Northwestel’s subsidized backbone network still less than promised
After $49.9 million federal handout, consumers and other retailers still wait
Though Northwestel says it has nearly finished work on Tamarmik Nunaliit, its new government-subsidized wholesale backbone telecom network in Nunavut, their promised home internet and wireless mobile services have yet to materialize.
At the same time, Northwestel’s main retail competitor, SSi Micro, still hasn’t been able to gain access to the new network.
Northwestel received $49.9 million in 2017 from the federal Department of Innovation, Science and Economic Development, or ISED, to subsidize the network, which uses Telesat’s new Telstar 19 high-throughput satellite.
“Making use of this next-generation Ka-Band satellite technology, Northwestel will introduce 15 Mbps internet to every community in Nunavut by the end of 2019,” the company’s website boasted.
In 2018, the Government of Nunavut even helped Northwestel market the highly touted new system.
Three Nunavut politicians, Premier Joe Savikataaq, Education Minister David Joanasie and Community and Government Services Minister Lorne Kusugak, posed for photos at a Northwestel ribbon-cutting ceremony in Iqaluit held in September 2018.
Under that funding agreement with ISED, Northwestel, wholly owned by Bell Canada, becomes a wholesaler of telecom bandwidth in Nunavut.
Although Northwestel is a retail service provider itself, as a wholesaler, they’re supposed to make this bandwidth available to competing retail service providers.
But after nearly two years of talks, retail competitor SSi Micro has not been able to negotiate access to the government-subsidized network.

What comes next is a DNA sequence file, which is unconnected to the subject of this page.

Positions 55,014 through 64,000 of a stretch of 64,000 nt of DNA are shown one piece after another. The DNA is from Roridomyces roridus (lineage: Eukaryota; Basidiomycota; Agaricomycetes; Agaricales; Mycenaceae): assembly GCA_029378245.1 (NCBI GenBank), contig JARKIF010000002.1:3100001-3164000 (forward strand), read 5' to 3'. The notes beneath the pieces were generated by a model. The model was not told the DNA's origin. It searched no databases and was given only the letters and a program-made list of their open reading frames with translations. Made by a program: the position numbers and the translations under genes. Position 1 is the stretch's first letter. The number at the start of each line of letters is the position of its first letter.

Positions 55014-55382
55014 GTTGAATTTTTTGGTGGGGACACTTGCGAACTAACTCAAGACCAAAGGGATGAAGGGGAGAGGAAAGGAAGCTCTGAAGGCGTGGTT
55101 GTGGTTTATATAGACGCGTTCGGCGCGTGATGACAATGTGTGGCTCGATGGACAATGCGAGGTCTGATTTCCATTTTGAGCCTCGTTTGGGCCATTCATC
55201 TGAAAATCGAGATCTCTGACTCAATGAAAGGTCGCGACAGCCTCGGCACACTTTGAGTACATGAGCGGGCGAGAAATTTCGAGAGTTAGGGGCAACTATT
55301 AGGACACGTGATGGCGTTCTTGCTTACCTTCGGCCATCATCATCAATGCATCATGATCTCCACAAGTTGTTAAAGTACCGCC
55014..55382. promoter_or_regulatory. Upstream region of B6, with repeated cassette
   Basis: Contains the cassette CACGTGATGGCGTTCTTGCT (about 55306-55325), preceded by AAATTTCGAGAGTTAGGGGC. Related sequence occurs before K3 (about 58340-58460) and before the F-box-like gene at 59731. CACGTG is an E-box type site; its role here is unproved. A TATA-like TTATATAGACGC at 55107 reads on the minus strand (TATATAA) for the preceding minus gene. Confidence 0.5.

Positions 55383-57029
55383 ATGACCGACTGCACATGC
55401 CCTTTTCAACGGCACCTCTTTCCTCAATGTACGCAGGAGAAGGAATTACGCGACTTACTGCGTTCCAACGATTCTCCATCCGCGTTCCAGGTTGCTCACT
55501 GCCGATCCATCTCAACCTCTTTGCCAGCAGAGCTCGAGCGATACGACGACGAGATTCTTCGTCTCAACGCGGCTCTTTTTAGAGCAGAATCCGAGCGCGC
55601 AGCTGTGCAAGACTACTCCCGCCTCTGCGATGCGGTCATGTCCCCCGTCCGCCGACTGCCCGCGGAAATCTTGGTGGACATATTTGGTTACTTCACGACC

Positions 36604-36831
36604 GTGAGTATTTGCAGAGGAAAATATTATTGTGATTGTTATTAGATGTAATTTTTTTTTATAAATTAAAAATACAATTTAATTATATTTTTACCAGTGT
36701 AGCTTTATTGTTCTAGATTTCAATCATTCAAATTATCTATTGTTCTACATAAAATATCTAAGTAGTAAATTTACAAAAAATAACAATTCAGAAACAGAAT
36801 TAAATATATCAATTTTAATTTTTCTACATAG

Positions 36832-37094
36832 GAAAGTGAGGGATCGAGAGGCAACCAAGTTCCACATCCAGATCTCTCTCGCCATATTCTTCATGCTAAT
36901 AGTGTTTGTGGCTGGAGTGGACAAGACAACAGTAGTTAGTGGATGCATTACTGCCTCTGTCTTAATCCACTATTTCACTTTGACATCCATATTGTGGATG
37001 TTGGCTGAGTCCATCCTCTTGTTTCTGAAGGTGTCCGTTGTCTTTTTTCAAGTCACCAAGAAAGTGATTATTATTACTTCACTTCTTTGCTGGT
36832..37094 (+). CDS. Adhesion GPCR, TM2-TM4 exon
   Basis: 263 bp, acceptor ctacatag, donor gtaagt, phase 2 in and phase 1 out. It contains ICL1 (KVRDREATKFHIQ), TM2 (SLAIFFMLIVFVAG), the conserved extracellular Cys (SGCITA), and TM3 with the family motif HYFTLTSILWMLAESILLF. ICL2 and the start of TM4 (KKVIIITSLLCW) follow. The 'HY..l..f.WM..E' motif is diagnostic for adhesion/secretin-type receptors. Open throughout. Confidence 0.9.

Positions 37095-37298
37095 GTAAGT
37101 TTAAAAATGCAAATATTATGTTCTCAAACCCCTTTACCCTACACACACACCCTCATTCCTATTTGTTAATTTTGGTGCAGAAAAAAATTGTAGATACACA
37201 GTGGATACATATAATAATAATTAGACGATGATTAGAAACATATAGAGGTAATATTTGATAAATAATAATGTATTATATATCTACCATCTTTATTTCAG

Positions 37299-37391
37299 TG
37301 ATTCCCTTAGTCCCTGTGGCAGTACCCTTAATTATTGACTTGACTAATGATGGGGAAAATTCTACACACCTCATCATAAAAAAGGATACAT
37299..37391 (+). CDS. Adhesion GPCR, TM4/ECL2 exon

“Discussions were initiated by us immediately. About two years later, we are still not connected with them. But we continue to try,” Dean Proctor, the chief development officer at SSi, told Nunatsiaq News earlier this week.
Nunavut communities still wait for Northwestel internet
At the same time, another promise that Northwestel hasn’t fulfilled yet is the extension of home internet to all 25 Nunavut communities.
Starting in 2017, the Bell Canada subsidiary has been promising to offer home internet for all of Nunavut by the end of 2019, with dramatic increases in download speeds and lower prices.
A service notice published on the Northwestel website earlier this month and shared with Nunatsiaq News even claims they’re now making home internet available in 23 communities.
“With the Tamarmik Nunaliit network in operation, Northwestel is now delivering high-speed internet and LTE wireless to 23 of 25 Nunavut communities where customers can now get up to 15 Mbps home internet service and access to LTE wireless service,” the service notice said.
However, that information is not accurate.
Nunatsiaq News has confirmed that, as of this week, Northwestel is actually offering home internet only in the four communities that have been receiving the higher speed service since the fall of 2018: Arviat, Cambridge Bay, Iqaluit and Rankin Inlet.
A Northwestel spokesperson clarified that information in response to a follow-up inquiry from Nunatsiaq News.
“Northwestel is delivering the backbone for internet and wireless services in every Nunavut community. On top of that we are offering home internet to residents in Arviat, Cambridge Bay, Iqaluit and Rankin Inlet,” the spokesperson said.